Ethernet RJ45 Cable Tester

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Introduction: Ethernet RJ45 Cable Tester

Hi all

this is my first instructable, so forgive my less-than-optimal description (and some missing photos)-

The idea (well, the need, actually) was to check the proper cabling of a long (40m or so) ethernet cable from my flat to the basement; the routing itself was tricky, with a lot of narrow passages, so the probability of damaging the cable was high. Obviously I had no professional ethernet tester available!

I got inspiration from xklathos' DIY-UltraCheap-RJ-45-UTP-Cable-Tester project, but it had a big limitation, in my case: it is not applicable when the two ends of the cable under test are far away, i.e. with the cable already in place.

Furthermore, I wanted something that was able to detect short-circuits, errors in wiring at the connectors, and, as an addition, suitable both for straight-through and cross-over cables.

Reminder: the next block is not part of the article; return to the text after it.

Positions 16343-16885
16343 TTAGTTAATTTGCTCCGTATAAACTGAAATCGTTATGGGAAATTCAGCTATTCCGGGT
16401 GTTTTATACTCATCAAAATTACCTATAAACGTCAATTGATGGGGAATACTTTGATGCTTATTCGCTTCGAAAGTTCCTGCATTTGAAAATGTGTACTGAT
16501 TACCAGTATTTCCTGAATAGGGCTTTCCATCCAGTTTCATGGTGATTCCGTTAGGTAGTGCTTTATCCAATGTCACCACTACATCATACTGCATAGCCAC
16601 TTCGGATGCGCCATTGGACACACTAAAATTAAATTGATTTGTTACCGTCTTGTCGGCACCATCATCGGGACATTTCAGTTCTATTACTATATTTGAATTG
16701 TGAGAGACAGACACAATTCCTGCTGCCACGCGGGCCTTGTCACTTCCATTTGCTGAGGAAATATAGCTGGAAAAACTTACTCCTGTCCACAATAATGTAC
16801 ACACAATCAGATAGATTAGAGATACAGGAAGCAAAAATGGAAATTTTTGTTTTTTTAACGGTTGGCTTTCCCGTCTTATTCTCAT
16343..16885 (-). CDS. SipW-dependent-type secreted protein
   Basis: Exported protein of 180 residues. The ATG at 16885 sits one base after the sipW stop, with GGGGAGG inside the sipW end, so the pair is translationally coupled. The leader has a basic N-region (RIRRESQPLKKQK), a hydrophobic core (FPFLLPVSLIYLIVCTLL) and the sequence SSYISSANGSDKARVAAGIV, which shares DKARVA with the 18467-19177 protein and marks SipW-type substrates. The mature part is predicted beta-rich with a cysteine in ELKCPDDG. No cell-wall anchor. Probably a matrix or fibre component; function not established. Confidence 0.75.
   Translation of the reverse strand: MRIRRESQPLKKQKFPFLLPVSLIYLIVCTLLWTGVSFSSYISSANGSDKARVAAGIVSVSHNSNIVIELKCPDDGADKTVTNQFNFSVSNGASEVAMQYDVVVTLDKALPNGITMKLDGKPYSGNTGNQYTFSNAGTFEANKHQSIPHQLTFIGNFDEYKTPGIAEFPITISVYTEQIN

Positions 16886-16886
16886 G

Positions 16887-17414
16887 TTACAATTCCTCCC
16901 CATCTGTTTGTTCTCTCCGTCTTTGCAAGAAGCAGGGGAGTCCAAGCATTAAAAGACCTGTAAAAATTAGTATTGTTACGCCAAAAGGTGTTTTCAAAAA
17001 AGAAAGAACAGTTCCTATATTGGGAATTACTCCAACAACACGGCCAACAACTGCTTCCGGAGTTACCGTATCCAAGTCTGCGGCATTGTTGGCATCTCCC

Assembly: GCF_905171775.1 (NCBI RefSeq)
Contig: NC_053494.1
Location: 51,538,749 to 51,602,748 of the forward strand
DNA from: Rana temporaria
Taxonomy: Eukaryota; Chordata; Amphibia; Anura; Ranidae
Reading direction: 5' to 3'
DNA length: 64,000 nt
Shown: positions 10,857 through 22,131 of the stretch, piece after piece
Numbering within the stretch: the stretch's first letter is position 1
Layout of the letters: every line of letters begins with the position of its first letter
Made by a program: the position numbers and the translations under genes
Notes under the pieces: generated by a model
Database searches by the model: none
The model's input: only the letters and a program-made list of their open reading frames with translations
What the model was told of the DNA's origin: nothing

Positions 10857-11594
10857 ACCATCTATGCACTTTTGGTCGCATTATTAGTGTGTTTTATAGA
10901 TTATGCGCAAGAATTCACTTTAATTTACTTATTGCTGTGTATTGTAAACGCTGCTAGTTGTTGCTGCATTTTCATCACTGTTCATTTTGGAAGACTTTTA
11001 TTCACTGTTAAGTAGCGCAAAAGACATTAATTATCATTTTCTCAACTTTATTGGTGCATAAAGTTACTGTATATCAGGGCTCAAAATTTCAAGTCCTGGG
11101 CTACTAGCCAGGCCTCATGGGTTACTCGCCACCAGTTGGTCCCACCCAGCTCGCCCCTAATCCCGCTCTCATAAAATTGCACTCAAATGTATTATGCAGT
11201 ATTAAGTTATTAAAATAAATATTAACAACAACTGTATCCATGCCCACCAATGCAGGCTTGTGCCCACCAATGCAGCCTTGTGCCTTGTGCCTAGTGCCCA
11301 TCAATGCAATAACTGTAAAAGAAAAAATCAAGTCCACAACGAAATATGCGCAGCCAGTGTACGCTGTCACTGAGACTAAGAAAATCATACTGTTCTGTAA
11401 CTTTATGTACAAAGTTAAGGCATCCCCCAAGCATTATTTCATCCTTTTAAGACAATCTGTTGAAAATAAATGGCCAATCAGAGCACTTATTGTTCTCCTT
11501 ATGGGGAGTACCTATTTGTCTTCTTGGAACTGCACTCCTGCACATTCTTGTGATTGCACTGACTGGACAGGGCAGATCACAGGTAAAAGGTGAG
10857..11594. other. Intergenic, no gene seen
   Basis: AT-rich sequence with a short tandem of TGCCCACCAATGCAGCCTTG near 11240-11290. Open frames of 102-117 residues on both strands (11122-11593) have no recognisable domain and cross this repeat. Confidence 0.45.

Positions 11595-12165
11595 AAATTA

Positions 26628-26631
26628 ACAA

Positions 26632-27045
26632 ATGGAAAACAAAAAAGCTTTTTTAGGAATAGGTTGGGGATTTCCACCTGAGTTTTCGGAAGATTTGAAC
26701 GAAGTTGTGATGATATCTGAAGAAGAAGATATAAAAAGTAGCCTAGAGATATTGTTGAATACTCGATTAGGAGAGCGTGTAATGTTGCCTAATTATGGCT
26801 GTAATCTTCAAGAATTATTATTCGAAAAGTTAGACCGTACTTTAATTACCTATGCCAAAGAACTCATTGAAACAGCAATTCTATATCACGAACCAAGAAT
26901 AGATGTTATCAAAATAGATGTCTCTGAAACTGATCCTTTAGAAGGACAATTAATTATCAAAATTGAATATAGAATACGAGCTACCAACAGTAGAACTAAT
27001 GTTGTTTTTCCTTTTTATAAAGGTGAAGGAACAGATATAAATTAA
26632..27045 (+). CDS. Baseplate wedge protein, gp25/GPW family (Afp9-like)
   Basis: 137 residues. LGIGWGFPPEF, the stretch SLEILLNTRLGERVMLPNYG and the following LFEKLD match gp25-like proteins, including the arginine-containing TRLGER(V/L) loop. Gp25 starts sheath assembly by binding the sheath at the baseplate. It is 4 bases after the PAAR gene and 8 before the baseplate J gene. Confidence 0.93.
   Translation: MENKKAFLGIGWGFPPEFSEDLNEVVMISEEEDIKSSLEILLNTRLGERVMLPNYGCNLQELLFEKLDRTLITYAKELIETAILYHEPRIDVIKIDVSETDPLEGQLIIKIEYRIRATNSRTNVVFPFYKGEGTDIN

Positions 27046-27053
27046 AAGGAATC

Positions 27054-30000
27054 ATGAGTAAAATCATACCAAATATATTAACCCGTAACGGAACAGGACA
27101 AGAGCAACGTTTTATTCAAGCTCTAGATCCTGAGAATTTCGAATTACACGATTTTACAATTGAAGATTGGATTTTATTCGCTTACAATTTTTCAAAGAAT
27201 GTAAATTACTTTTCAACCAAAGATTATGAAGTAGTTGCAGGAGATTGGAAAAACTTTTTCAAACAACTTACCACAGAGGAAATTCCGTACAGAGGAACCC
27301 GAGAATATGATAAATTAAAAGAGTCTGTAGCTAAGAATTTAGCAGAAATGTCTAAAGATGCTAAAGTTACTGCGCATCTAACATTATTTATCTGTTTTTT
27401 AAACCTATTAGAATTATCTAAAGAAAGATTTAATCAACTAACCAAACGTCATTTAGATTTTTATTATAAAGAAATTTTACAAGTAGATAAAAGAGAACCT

There are plenty of "smart" projects out there, all relying on integrated circuits and leds, to perform a cyclic test of each channel, but I had no such hw available.

Summarising, the required characteristics are:

  • capable of testing cables "in-place"
  • detection of
    • open channels,
    • short circuits,
    • wrong wiring
  • applicable to Cat 5, 5e, 6 cables, shielded and unshielded
  • minimum hw required

The project ended in a "passive-only" couple of terminals, to be used in conjunction with a multimeter capable of reading resistances-

So... let's go!

Step 1: Collecting What Is Needed

hardware:

  • 3x female RJ45 shielded connectors ("jacks") (for example from a broken/old router/switch); you can use also unshielded jacks, but of course you cannot test STP cables for shield continuity
  • 2x small breadboards
  • 8x 1kOhm resistors "RA" (or similar value, the important is that they are equal to each other, and at least 2 orders of magnitude higher than the cable resistance...anything in the range of 470-4700 Ohm should be OK)
  • 1x 10kOhm resistor "RB" (or similar value, proportional to the 8 above)
  • about 20 cm of ethernet cable
  • some shrink tube (small diameter)

tools:

  • plier
  • knife/cutter/scissors
  • solder and soldering iron
  • multimeter, measuring resistances
  • hot glue gun (optional, even silicon sealant, vinyl glue, foam, anything to avoid shorting wires..)

Step 2: Preparing the Sockets

if you have 3 new female jacks of the wall-mounted type, for each of the jacks:

  • prepare a 6 cm piece of the ethernet cable, removing external insulation cover